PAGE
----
Like many of their fellow ex-pats living in Bywater, Pete Breen and Jenny Tice descended on New Orleans from other, more consumerism- and reality-stricken locales, pursuing ideals if not utopia. They found fun, friends and an impossible job market. Jenny worked various jobs, from watering plants in corporate lobbies to helping rescue a child from its autistic trappings, before settling in for three years' employment with the New Orleans Jazz & Heritage Festival. Pete toiled for a while in what he terms a "chump CBD job," and worked for Jazz Fest, too, until budget cuts took his job away.
While opening The Joint -- a fabulous, authentic barbecue spot on Poland Avenue deep, deep in the Bywater -- might have seemed like a dream, it was firmly rooted in reality. For years, Pete fooled around as an amateur grill sergeant, throwing backyard barbecues that grew in both complexity and quality. In the winter of 2003-2004, Pete stepped up his efforts, purchasing a small smoker and starting to smoke pulled pork in large, delicious portions. The two hosted a Sugar Bowl party during this time, with a large group coming over to watch LSU win its share of the national championship and to drunkenly devour Pete's pork. At this party, I told Pete with full, finger-licking sincerity, "You should do this for a living."
I always couch my (obnoxious and somewhat delusional) authority on barbecue with proud statements about my hometown of Columbus, Ga., which I consider tops among the South's many barbecue meccas. In Columbus, pitmasters at area restaurants loom large with legendary status, like Jimmy Johnson at 13th Street Barbecue, "Home of the Original Pork Chop Sandwich." Columbus has several top-notch barbecue restaurants, my favorite being the Smokey Pig, where the pork is so good, "It'll make you wanna slap your mama," as they say back home. I helped escort Pete on a tour of Columbus' barbecue landscape, and if he wasn't inspired, he was at least well fed.
Perhaps Pete took notes on his swine sojourn, as the menu at The Joint reflects the down-home goodness typical of places in Georgia, Alabama and North Carolina -- certainly not New Orleans, which until the past year seemed lacking in truly quality barbecue. The menu boasts pulled pork, beef brisket, ribs and chicken as the meats -- each coated in a thick, housemade rub and smoked for upward of 12 hours. Jenny handles the sides: potato salad, macaroni and cheese, baked beans, green beans and coleslaw. The two sauces available -- also steeped in barbecue tradition, one tomato-based and the other vinegar-based -- are both housemade from scratch.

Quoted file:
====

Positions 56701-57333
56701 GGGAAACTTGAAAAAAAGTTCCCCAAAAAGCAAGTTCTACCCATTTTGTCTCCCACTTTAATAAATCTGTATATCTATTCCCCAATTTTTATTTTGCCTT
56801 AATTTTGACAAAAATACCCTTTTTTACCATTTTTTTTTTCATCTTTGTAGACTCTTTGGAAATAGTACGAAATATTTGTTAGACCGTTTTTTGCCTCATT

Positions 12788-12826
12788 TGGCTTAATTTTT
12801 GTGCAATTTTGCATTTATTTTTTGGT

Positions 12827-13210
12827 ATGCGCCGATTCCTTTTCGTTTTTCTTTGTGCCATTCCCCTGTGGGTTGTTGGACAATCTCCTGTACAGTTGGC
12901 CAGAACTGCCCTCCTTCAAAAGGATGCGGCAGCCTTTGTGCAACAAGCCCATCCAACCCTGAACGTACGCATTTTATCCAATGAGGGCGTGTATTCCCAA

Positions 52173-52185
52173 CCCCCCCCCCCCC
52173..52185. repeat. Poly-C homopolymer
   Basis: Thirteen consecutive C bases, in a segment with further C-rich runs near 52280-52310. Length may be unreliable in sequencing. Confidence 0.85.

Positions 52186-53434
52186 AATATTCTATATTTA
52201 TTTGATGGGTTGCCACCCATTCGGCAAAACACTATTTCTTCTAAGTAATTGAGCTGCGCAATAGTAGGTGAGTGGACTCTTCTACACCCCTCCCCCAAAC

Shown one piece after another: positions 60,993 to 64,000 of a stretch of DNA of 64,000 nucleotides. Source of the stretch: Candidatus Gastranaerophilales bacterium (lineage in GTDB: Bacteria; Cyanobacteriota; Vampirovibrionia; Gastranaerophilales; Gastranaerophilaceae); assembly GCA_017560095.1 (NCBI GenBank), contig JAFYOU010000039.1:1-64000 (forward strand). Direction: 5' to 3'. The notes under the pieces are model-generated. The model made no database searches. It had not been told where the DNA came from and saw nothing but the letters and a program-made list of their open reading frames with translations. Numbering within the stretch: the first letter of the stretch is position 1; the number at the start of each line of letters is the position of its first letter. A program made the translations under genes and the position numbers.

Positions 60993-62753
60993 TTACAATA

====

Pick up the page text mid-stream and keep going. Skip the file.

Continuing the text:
When spreading the gospel of The Joint to the uninitiated, I always begin with the disclaimer that they're my best friends and "I may be biased, but ... ." Then come my drooling rants about how the ribs just fall of the bone, the brisket beats brisket I've tasted in Austin, Texas, and the pulled pork, well, "It'll make you wanna slap your mama."
Word about The Joint is starting to spread, business is starting to boom. The couple opened The Joint in June in the old Bywater location of Palmer's Jamaican restaurant, slapping a fresh coat of yellow paint on the outside and leaving the Marley-inspired mural inside. Six months later, the restaurant earned a glowing review in this month's issue of OffBeat, and this fall was widely hailed on local food guru Tom Fitzmorris' message board.
Countless customers tell them how to market the place, practically demanding they advertise to lure tourists. They shrug off such notions, a testament to people who have just hit 30 and are hoping that this is as businesslike as they'll get. They hold to a do-it-yourself ethos that allows them to close early on Sundays to watch The Sopranos and take three weeks off over the holidays to ski in Colorado.
The Joint has become a second home to our friends, who suffered through the Saints season every Sunday at the restaurant and contribute their own ideas -- such as Scott Williams, the jukebox manager, bringing to the (unofficial) menu the smoked bowl: coleslaw topped with pulled pork, served in a bowl. This isn't to say that everything has come up roses for Pete and Jenny. A belligerent, profanity- and threat-spewing racist nearly crushed Jenny's idealism. The inherit stress, long hours and close proximity to each other has put strains on their relationship -- Jenny admits it sucks having her boyfriend bark at her for more potato salad. But the two march on, staying true to each other and their dream, watching a small business grow and deliver, in my own admittedly biased opinion, the best damn barbecue in New Orleans.